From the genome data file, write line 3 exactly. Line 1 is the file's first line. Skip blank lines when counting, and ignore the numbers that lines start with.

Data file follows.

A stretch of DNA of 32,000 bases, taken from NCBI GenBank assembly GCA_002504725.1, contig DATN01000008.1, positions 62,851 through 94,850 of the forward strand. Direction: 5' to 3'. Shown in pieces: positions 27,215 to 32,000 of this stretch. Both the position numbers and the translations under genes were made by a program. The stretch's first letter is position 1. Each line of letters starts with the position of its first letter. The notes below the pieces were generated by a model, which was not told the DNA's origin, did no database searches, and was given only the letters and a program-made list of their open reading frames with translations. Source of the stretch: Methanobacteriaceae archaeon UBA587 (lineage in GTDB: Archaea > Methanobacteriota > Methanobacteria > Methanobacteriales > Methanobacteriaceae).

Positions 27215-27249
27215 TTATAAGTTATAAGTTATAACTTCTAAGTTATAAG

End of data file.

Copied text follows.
27215 TTATAAGTTATAAGTTATAACTTCTAAGTTATAAG